Posted May 11, 2020
By Abe Danaher, a former student of Doug Fisher and now communications coordinator for the College of Engineering and Computing at UofSC
Doug Fisher has been described as a pain. As frank. Unceremonious. Even downright mean.
But those qualities have carried him since the death of his father meant taking a job at the start of middle school. They paid his way through college and earned him his first journalism job.
They are what Fisher has built a career on and what he hopes to infuse in his students. So, call him a pain if you want to — he doesn’t care. It’s exactly what got him here and he hopes it’s what primes his students for success in an industry that demands tenacity.
“I tell students to put in the extra effort, you know?” Fisher says. “Make that extra phone call. If someone won’t return your emails and phone calls, then dammit, go see them. That’s how I have gotten some of the breaks I have gotten and that’s how you get noticed in this industry.”
‘We had no money’
Eleven-year-old Fisher walked toward the front door to his family’s apartment, dirt caked on his hands from a long day’s work, his mother on his mind. For two years, he’d watched her leave early for the commute to a job as a legal secretary in Englewood and then Englewood Cliffs, just across the Hudson River from New York City. But, it still was not enough.
“We had no money,” he says.
Gardening, carpentry, caddying, shoe stocking — he did whatever it took to ease the financial burden that had hovered over his family since his father had passed away when he was eight. It wasn’t unusual for a kid Fisher’s age to be working. But that didn’t mean it was easy.
“I didn’t have a ton of friends because I was working so much,” he says.
While the other kids did their thing, Fisher headed to jobs stocking, and occasionally selling, shoes at Miles Shoes; doing landscaping and light construction; and in the produce section of a grocery store. On the weekend, he caddied at Knickerbocker Country Club. In his last years of high school, he worked as a cook at several suburban New Jersey restaurants. Later, cooking in his college dorm dining hall also helped pay the bills.
He grew up fast. His dreams sharpened.
By 17, Fisher knew exactly what he wanted to do with his life — astrophysics.
‘This stuff is just more fun’
Fisher arrived at Indiana University ready to study astrophysics. But it quickly became apparent that it was not something he was built to understand.
Even now, he remembers a three-question physics test in his sophomore year at IU. After working on it for two weeks, he wasn’t close to a solution — and no one else in the class was, either.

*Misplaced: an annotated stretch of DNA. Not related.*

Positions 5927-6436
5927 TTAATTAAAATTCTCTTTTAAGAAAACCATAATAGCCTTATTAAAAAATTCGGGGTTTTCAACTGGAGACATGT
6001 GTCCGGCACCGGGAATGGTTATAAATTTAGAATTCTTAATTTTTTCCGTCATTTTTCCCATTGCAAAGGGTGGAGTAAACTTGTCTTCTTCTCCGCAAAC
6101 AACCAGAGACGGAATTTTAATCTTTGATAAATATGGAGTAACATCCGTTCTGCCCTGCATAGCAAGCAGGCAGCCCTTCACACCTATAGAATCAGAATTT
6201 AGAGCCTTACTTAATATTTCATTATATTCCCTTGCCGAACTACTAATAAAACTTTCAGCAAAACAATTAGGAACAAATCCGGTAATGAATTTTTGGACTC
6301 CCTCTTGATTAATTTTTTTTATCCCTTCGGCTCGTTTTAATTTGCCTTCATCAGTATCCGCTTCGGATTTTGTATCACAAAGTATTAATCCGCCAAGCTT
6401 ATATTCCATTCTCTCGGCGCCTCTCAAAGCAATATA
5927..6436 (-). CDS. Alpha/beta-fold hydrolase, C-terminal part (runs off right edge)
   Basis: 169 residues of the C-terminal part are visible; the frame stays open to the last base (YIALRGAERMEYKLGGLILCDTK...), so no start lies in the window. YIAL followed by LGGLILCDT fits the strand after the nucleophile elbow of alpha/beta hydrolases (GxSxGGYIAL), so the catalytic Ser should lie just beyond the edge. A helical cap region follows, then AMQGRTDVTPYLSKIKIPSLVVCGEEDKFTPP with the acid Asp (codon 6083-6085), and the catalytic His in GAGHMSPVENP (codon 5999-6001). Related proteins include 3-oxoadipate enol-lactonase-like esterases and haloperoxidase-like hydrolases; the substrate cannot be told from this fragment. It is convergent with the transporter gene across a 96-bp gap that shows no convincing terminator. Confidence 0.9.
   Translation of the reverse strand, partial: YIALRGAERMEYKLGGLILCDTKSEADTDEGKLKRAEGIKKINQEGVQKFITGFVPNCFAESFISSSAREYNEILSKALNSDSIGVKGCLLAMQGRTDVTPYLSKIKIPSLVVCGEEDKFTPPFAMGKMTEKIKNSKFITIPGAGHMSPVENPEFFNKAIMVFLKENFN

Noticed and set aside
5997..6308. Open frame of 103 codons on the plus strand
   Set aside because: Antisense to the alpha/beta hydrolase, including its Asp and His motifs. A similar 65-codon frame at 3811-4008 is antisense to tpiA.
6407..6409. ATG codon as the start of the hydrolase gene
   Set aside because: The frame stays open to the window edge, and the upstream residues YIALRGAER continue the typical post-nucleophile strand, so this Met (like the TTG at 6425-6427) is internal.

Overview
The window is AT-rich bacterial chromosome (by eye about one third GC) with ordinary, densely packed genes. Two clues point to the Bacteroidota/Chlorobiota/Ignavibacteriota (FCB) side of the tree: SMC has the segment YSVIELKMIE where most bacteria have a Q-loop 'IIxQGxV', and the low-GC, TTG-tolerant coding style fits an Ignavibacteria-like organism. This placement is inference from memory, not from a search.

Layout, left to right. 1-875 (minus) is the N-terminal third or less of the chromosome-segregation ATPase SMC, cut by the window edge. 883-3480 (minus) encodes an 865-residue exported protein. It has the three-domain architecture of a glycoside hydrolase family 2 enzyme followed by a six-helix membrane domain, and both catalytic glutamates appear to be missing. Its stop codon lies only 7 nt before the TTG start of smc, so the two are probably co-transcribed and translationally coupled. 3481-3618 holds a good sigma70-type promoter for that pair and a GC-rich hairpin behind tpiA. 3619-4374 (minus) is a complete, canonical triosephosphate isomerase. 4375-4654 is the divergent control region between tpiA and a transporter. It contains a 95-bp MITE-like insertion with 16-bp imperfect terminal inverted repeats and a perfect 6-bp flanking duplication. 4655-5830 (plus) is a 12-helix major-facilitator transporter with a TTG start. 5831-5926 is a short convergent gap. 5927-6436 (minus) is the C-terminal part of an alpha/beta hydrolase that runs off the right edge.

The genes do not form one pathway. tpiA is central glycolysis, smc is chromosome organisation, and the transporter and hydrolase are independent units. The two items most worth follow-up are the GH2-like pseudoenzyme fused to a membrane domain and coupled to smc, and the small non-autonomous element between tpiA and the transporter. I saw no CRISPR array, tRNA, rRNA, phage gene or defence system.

Around the same time, he began working for the campus's student-run radio station doing news and occasional disc jockeying. It was deep into the Vietnam War, and one perk was receiving the military draft numbers off the AP wire and phoning them back to the dorm.
“To do that stuff, it was a rush,” he says. “And, I thought I had a bit of a knack for it.”
As he got interested in broadcast news, several other students at the station talked about taking courses with Dick Yoakam, IU's legendary broadcast journalism professor. Fisher wasn't part of that program (by that time he had switched astrophysics to economics and was double majoring in economics and political science), but he approached Yoakam and asked if he could take the professor's two classes. Yoakam said yes. His life would never be the same.
Yoakam was a professor at IU who floated between the media and journalism schools and in his past had produced the Nixon-Kennedy presidential debates. Fisher recalls him as an “old, garrulous guy” who walked with a cane and taught him that the meticulous attention to detail — be it the facts of a story or even the cadence of a sentence — were necessary for success.
“Yeah, I learned how to get it right,” Fisher says. “Because if you didn’t, you got that cane pointed at you and he said, ‘get it right.’”
Yoakam's classes also did some newscasts for the university's public broadcasting FM station. From that, Fisher was hired to do other newscasts for the NPR-affiliated station as well as run camera for the TV station. Under Yoakam's guidance, he also won a Society of Professional Journalists student award for a radio documentary on "deprogramming" of religious cult members.
“The bottom line was that I said, ‘I just don’t want to do the astrophysics anymore.’ I mean, I still love astronomy, I have a telescope and everything else, but I just don’t feel like doing the astrophysics,” Fisher says. “This stuff is just more fun.”
‘This kid has been waiting out here all day’
Summer meant a return to his home in New Jersey and a search for summer work, and he had his eye on the holy grail of radio stations: Group W.
Group W had a rich history and mostly 50,000-watt AM radio stations that could be heard across much of the U.S. and sometimes overseas. It was a pioneer in all-news radio. Luckily for Fisher, it was headquartered right in his backyard – New York City. Even though he was only halfway through his degree, he was intent on getting this dream position.
On a Friday morning, Fisher sat outside of the office of Group W’s vice president, who had agreed to talk with him that day. He was excited, but as morning turned to afternoon, Fisher’s name never slipped from the secretary’s mouth.
So, he sat. And sat. And sat some more. Until 4:30 p.m., when the secretary looked at him and slid into the vice president’s office. Five minutes later, Fisher was called in. He didn’t have time to sit down before he was asked two questions:
“Do you want summer work?”
“Can you be at KYW Monday morning?”
He went home, packed a single duffel bag and hopped on a Greyhound bus to Philadelphia. By Monday morning he had a room at the local YMCA and was standing in the newsroom of all-news KYW.